Words by Beth Madden.

The elegant backdrop of Albert Hall heightens the brash anarchy that is Rat Boy. Whilst the balcony area remains sparse, the action is downstairs, as hungry teenage fans pack themselves in ready for some angst-fuelled moshing.

The set has a slow start. It’s an anti-climax considering the hype that follows Rat Boy around, evident in the expensive stage production. His oversold punk attitude, along with minimal communication with the crowd (he only ever speaks up to command a “jump” or “spread out” to form a pit), makes him seem awkward and inexperienced. Having only released the record deal-earning The Mixtape in 2014, it begs the question whether this rapid ascent to fame has caused him to miss out on the practice required for a good live show.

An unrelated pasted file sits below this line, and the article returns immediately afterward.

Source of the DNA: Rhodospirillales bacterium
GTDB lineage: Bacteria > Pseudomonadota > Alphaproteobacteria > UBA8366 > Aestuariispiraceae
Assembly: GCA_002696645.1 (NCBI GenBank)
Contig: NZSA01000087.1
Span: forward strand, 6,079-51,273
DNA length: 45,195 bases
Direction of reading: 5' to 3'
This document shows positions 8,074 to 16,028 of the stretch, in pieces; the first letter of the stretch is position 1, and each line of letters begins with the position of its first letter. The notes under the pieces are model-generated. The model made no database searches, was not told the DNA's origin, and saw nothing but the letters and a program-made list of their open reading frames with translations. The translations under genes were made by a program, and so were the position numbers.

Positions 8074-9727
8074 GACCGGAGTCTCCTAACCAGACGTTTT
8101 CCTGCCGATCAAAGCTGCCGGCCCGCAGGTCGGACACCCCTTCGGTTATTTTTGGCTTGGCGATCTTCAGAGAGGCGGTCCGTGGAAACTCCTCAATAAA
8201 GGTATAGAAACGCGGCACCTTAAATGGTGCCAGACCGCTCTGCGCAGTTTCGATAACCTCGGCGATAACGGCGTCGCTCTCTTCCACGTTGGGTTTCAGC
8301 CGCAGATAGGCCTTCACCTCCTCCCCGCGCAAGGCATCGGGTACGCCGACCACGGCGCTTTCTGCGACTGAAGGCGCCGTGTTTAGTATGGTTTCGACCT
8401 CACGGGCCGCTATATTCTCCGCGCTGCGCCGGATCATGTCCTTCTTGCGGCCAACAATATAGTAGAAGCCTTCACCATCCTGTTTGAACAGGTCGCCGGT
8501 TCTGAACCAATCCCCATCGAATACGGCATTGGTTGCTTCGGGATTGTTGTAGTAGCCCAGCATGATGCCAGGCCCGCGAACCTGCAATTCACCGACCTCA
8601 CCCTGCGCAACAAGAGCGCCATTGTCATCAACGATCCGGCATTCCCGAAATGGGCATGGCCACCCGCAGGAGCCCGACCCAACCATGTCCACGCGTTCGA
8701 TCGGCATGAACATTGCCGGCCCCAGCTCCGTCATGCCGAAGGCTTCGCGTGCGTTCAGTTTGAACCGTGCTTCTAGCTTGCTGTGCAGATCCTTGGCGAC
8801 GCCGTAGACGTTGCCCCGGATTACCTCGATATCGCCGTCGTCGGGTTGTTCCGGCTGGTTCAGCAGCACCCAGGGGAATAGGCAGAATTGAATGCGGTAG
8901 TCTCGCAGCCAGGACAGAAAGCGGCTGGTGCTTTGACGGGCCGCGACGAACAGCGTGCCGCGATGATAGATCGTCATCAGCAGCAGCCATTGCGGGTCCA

With an onset of fan favourites, however, the band find their stride. As the twangs of ‘Sign On’ echo, one band member has climbed up to the balcony, whilst carnage ensues on stage, and all rules have been thrown out of those lovely stained glass windows. Suddenly, the mere fact that an artist can have fan favourites, including ‘Move’ and ‘Fake ID’, after such a short amount of time becomes impressive rather than inexperienced.

The Jamie T comparison, as referenced in ‘Get Over It’, is an apt but lazy one, and to stop there would be an injustice to Rat Boy. Seeing him live showcases an eclectic range of styles and influences, including the punk attitude of The Clash and the same bored narrative lyricism of The Streets. As the gig progresses, it becomes clear that his lack of communication with the audience is intentional. His sole aim is to impassion them.

Rat Boy perfectly serves the purpose of teenage rebellion – he wants to anger, rile and encourage people to question the norm. He is the antithesis to the inoffensive pop acts that are everywhere, and he is here to shake things up.

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The gig took place on Saturday 17 September, 2016, at Albert Hall.

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